Are you wondering if your cigarette smoking or tobacco use is affecting your fibromyalgia (FM) pain? Does second-hand smoke make you feel ill? Current research will give you more reason to kick the habit or convince your spouse or partner to stop. In two recent studies, FM patients who smoke report having more painful symptoms than non-smoking FM patients.1,2
In one study, researchers at the Mayo Clinic in Minnesota evaluated the symptoms of 984 FM patients. The patients responded to questions pertaining to their level of pain, fatigue, number of tender points, how their pain interfered with their physical function, depression, and anxiety. The responses were entered into an electronic database and analyses were divided into two groups, tobacco users and non-tobacco users.
The second study done in Turkey compared the severity of symptoms among 302 FM patients and 115 patients with rheumatoid arthritis (RA). The FM patients’ data were divided into smokers and non-smokers. When comparing all the FM to the RA patients, FM patients reported more severe symptoms associated with widespread pain, fatigue, sleepiness and sleep disturbances, irritating skin sensations, and more anxiety and depression regardless if they smoked or not.
Reviewing both studies, patients with FM who smoked reported higher levels of chronic-widespread pain, unrefreshing sleep, more adverse skin sensations including pricking and tingling, and more anxiety and depression than non-smokers. In addition to these symptoms, the tobacco users in the Mayo Clinic study also reported fewer good days and more days of missed work than the non-smokers. Neither study found a difference in the number of tender points or fatigue level between smokers and non-smokers.
These results confirm a previous study done with 233 FM patients by Muhammad Yunus, M.D., of the University of Illinois College of Medicine. He found that FM patients who smoked had increased pain scores, numbness, and poorer overall wellness. In addition, the greater the number of cigarettes smoked, the higher the patient’s pain score.3
What is it about smoking that could cause a detrimental effect on FM pain? The nicotine in cigarettes is a psychostimulant that arouses the central and peripheral nervous systems and constricts blood flow to the muscles. These two factors could adversely impact the pain processing system, as well as the musculoskeletal tissues. Yunus and the Mayo Clinic team also refer to previous studies that correlate FM smokers with a higher level of substance P in their spinal fluid than FM non-smokers. Substance P is a pain-related chemical transmitter that is already known to be elevated in FM patients, and higher levels could be a sign of increased pain.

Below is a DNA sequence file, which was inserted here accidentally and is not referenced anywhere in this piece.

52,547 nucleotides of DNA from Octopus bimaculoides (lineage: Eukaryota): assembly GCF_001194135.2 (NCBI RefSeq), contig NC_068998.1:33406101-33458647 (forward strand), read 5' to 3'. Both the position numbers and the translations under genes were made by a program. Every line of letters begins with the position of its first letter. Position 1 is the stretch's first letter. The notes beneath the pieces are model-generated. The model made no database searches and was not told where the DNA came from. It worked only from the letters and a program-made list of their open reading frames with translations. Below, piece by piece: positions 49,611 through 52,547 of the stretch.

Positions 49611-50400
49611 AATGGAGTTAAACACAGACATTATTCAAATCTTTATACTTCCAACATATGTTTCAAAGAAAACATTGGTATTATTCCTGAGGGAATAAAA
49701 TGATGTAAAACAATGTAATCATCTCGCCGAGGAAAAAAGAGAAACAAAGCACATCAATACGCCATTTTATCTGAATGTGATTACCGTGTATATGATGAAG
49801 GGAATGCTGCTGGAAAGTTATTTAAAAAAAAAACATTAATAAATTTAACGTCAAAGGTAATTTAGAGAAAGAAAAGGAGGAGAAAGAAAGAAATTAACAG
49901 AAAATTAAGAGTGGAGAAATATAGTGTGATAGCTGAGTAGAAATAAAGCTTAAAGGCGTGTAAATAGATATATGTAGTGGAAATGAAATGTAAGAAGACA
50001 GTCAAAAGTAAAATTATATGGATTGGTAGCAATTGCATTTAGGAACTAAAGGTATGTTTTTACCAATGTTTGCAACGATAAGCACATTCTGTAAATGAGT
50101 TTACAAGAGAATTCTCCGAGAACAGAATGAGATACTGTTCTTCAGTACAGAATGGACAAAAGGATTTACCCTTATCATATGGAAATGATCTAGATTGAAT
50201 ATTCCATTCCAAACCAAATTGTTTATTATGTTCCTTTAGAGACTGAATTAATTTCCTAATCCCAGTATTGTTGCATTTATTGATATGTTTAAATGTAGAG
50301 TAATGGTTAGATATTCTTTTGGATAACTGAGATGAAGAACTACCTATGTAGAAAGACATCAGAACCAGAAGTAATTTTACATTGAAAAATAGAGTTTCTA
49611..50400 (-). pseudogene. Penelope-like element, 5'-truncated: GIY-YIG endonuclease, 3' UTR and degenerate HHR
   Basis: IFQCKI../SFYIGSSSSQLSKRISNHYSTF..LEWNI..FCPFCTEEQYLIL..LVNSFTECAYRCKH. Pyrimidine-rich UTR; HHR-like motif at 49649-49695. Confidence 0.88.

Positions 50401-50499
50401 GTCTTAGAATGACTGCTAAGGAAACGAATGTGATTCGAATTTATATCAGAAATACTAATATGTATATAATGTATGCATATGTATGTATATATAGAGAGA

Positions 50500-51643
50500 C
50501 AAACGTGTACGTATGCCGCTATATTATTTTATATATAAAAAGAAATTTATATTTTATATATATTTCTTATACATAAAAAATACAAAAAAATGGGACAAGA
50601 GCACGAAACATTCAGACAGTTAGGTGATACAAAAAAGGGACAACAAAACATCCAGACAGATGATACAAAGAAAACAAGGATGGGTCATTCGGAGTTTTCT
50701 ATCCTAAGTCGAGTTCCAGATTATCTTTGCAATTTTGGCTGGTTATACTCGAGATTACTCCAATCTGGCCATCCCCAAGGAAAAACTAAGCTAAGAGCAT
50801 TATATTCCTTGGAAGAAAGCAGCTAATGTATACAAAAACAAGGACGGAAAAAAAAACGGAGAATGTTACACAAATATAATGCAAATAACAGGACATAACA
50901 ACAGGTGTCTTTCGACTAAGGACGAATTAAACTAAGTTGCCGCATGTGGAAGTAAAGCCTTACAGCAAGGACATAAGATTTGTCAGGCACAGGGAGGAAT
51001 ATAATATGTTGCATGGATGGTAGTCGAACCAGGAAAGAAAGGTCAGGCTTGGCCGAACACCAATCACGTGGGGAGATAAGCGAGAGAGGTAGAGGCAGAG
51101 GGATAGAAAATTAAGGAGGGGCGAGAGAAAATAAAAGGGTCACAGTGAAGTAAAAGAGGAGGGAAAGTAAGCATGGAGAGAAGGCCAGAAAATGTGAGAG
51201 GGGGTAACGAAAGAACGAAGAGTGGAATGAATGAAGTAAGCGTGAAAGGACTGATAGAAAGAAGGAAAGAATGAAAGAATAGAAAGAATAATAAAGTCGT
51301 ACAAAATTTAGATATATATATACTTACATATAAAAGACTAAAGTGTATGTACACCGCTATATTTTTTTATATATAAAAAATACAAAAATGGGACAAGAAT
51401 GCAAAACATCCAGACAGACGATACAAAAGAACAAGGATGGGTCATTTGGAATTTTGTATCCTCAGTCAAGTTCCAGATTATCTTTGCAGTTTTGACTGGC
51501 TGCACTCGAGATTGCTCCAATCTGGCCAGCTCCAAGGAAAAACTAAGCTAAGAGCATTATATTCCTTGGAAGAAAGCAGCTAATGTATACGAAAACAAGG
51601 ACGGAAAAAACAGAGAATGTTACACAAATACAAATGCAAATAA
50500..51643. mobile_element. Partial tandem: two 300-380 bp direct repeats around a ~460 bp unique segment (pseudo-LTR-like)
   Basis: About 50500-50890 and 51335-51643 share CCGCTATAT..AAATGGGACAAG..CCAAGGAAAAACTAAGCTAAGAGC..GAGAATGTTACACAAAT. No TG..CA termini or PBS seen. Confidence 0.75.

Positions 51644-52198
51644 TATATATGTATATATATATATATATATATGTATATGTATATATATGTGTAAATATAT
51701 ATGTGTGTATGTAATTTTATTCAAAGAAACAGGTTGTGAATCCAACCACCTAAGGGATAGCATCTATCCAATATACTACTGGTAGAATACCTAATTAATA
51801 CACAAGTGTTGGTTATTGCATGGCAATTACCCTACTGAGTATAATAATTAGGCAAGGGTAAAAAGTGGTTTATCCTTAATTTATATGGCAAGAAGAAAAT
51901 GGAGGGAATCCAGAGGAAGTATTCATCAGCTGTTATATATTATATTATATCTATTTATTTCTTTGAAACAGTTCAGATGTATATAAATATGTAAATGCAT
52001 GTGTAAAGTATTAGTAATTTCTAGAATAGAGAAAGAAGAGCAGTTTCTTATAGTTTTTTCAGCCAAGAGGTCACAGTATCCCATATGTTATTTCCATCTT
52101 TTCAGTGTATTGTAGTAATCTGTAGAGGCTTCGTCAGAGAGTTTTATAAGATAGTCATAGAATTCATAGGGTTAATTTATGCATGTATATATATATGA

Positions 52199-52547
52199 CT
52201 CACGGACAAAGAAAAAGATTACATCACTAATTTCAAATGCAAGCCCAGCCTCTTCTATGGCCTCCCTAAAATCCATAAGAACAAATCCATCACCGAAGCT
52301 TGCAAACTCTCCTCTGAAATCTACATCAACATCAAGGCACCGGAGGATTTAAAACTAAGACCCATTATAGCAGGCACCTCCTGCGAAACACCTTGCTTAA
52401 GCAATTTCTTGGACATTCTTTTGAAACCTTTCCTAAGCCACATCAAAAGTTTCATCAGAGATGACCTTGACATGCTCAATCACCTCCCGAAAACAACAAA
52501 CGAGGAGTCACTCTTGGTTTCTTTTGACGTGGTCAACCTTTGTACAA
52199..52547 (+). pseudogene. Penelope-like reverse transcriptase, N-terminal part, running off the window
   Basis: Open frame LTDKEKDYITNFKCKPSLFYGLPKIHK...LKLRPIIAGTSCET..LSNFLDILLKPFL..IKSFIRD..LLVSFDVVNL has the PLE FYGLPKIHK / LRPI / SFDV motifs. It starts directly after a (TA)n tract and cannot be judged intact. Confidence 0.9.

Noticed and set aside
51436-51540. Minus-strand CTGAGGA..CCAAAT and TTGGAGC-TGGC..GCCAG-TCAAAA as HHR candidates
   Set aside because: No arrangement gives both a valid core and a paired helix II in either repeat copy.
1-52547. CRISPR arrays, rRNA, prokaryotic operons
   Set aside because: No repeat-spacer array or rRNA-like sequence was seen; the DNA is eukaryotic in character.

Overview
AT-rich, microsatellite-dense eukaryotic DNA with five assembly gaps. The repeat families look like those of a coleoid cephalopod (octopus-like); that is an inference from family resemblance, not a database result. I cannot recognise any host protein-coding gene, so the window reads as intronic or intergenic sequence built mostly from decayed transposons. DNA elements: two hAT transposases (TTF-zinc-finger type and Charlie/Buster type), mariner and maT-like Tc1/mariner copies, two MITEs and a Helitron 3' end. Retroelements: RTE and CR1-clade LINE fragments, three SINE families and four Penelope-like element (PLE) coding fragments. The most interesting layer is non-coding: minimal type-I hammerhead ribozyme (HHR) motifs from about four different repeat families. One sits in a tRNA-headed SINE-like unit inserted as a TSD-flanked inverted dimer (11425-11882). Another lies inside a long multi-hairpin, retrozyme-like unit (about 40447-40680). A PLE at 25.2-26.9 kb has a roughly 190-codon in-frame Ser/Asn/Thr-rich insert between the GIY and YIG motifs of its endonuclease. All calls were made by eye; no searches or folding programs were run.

One positive aspect of the study done at the Mayo Clinic showed that only 14 percent of the FM patients were smokers. This figure is lower than the 20 percent national average for the United States.4 Interestingly, in the Coping with Sleep Issues survey distributed by the Fibromyalgia Network last month, 6.2 percent of nearly 5,000 FM patients who responded said they stopped smoking to ensure better sleep at night. Apparently, these FM patients determined on their own that smoking was either interfering with sleep or causing painful symptoms. Since smoking a single cigarette introduces hundreds of toxic compounds into the body, many of which are known cancer-causing agents, it only makes sense that FM patients who are usually sensitive to chemicals would choose not to smoke.5 And while researches have not determined if FM patients who quit smoking experience less pain, they are convinced that tobacco use adds to painful symptoms.
If one of your New Year’s resolutions was to quit smoking (or help a family member quit), it certainly is not too late. The U.S. government offers a dozen resources to start you or your partner on the path to a smoke-free life: http://www.cdc.gov/tobacco/quit_smoking/how_to_quit/index.htm
1. Pamuk O.N., et al. Rheumatol Int DOI 10.1007/s00296-009-0851-5 2009, Jan 20. Epub ahead of print.
I hope that this helps some...
Thanks Karen for the article- just another reminder on why I need to quit smoking.
Kelly- So proud of you! I know it is not easy to quit smoking as I have done it twice. I know that when I quit this time around it will be the last. I think that is why it is so hard to pick a date.
Fibromyalgia, Osteoarthritis, scoliosis, back problems, hypothyroidism.
I have: Fibromyalgia, ME/CFS, Holt-Oram Syndrome, nasal allergies, food allergies, depression, TMJ, anxiety
Married to a wonderful supportive husband & between us we have 4 children & 7 grandchildren
As apples of gold in silver carvings is a word spoken at the right time for it. Prov. 25:11
I had a friend that used acupuncture to quit smoking. He was a 3 pack a day smoker and hasn't smoked in 3 years now. They put the needles in the cartiledge in the ear. OUCH!
I came across this and it uses the same basic technique...auricular treatment...but no needles! They have been using this in a hospital in Miami. Here is an article about it. It's calles Zerosmoke.
I did buy this for each of my daughters for Christmas but they haven't tried it. Hopefully, some day they will. It cost $40 last Christmas. Hope this can help some. Oh, there is a 30 money back guarantee, too.
Post Edited (Grailhunter) : 4/5/2009 1:25:23 PM (GMT-6)